When she was hired, it was noted that Haertsch had not only run for office twice as a Republican but also had donated to Republican causes in the past, including to President County Commissioner Julie Wheeler.
Haertsch, asked about Republican ties, said everyone was entitled to their opinions but that she had always been respectful and that civility needs to prevail. She noted that, prior to taking the job, she did a lot of soul searching.
"It's very important that I am a representative of all the constituents," she said. "That was the philosophy I had when I was running. Stepping into this office, I asked myself the same question, and if I could not have come to the conclusion that I would be nonpartisan, I would not deserve to be in this job."
Being nonpartisan, Haertsch said, comes right along with the position.
"My job is to protect a vote where I can, and I don't care who you're voting for," she said. "That's my business. My business is making sure that vote is protected."
Haertsch received praise from one of the people who hired her.
"She's done an exemplary job, especially trying to take in all the information. There's so much to learn about elections," Commissioner Ron Smith said. "The elections department has come together as a very cohesive team, and they're starting to gel with her leadership moving forward. I think we got a pretty good team down here."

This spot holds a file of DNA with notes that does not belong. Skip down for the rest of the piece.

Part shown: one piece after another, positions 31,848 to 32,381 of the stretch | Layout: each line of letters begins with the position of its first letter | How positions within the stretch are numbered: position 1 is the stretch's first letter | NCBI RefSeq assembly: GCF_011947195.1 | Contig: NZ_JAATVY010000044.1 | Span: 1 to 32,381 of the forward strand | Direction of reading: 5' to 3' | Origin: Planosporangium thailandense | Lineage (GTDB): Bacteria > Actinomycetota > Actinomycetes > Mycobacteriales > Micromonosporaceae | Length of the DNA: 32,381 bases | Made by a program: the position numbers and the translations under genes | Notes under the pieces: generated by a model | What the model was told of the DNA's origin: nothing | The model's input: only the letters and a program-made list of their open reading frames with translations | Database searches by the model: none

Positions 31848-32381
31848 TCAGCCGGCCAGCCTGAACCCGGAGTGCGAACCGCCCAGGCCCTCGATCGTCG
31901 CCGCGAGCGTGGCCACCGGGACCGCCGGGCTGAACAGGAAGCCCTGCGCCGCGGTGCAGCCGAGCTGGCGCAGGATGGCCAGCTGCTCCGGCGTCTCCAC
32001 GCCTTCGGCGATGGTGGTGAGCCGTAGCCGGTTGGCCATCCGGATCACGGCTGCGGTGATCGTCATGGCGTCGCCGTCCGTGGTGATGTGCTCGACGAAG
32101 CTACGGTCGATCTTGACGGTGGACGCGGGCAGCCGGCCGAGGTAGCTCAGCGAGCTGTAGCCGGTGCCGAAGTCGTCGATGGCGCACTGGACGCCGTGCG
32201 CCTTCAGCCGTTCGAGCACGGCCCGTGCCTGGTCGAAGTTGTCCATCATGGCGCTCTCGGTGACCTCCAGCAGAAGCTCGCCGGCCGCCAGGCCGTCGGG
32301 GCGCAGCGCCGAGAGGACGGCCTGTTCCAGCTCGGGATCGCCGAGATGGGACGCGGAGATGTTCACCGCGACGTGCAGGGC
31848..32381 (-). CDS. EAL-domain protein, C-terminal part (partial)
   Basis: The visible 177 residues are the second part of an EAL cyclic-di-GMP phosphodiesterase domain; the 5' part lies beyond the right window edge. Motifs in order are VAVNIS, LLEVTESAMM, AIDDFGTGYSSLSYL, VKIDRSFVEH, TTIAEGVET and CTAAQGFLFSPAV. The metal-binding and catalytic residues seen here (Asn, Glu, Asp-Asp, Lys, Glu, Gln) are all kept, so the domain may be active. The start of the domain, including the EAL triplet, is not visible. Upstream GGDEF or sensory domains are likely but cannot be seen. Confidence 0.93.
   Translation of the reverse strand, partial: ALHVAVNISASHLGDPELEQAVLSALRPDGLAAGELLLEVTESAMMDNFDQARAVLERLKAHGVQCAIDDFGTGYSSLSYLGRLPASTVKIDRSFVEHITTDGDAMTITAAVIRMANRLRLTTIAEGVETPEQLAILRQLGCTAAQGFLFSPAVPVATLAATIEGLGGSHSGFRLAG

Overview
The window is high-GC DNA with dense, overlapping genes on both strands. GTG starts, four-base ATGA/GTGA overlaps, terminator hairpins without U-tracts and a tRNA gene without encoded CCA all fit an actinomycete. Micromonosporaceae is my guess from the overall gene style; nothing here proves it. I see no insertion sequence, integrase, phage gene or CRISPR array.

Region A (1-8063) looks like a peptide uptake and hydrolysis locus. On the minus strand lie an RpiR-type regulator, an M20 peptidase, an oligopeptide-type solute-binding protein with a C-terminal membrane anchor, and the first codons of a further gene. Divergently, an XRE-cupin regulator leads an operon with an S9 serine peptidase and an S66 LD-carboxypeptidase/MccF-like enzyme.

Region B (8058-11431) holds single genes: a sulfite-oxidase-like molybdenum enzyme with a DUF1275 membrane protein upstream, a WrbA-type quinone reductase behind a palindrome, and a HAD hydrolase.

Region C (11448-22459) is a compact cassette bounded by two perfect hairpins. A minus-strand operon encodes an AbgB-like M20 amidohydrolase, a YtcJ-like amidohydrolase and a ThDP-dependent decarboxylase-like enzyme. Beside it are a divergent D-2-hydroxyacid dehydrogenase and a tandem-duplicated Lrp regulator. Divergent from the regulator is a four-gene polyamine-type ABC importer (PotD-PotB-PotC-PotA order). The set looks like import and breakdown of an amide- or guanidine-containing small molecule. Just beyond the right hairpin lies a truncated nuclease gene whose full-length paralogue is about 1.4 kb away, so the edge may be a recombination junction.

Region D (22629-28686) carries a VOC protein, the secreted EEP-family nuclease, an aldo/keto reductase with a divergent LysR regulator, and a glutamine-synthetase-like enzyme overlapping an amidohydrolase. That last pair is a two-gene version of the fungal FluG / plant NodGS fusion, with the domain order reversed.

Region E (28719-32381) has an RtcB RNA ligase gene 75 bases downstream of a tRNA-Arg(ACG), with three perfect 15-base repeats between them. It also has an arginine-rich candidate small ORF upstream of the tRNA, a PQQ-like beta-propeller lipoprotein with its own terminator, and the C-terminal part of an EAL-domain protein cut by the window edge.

Moving forward, Haertsch said the county plans to explore more options for using technology during elections.
That includes the possibility of electronic poll — or epoll — books, a system in which the list of registered voters eligible to cast their ballots at various polling locations is maintained electronically. Haertsch stressed, however, that there are a lot of questions to be answered before that becomes a reality and it won't be considered for this November.
"This way, you have everything at your fingertips, the most current information available," Haertsch said. "It's faster for people who are waiting in line and it's faster once you get in there."
Other counties in Pennsylvania that use epoll books include Bucks, Berks and Washington counties.
Preparations are ramping up for the general election on Nov. 8. That includes more frequent meetings of the county's elections task force, made up of representatives from the commissioners' office, elections department, solicitor's office, emergency management, information services and prothonotary.
"My philosophy is if you've already planned everything ahead of time, then if some kind of disaster does strike, and it may, we can focus on cleaning that up before the election," Haertsch said.
The county has already processed 32,801 mail-in ballot applications and sent out 32,753 ballots to those voters.
Part of preparation is explaining things to those who call in, Haertsch said. The department will take time to explain the reasoning behind certain decisions: for example, why the elections department uses Sharpie pens. Other pens, she said, can gum up the works for the scanners.
It's important for the county to show that they have commitment to addressing potential security issues and being transparent, Chief Clerk Greg Monskie said.
Haertsch said that being in the job has been an incredible experience and that she appreciates the staff she works with.
"We always think there's room to make things better," she said, "and that's what we're striving for."
— Reach Matt Enright via email at email@example.com or via Twitter at @Matthew_Enright.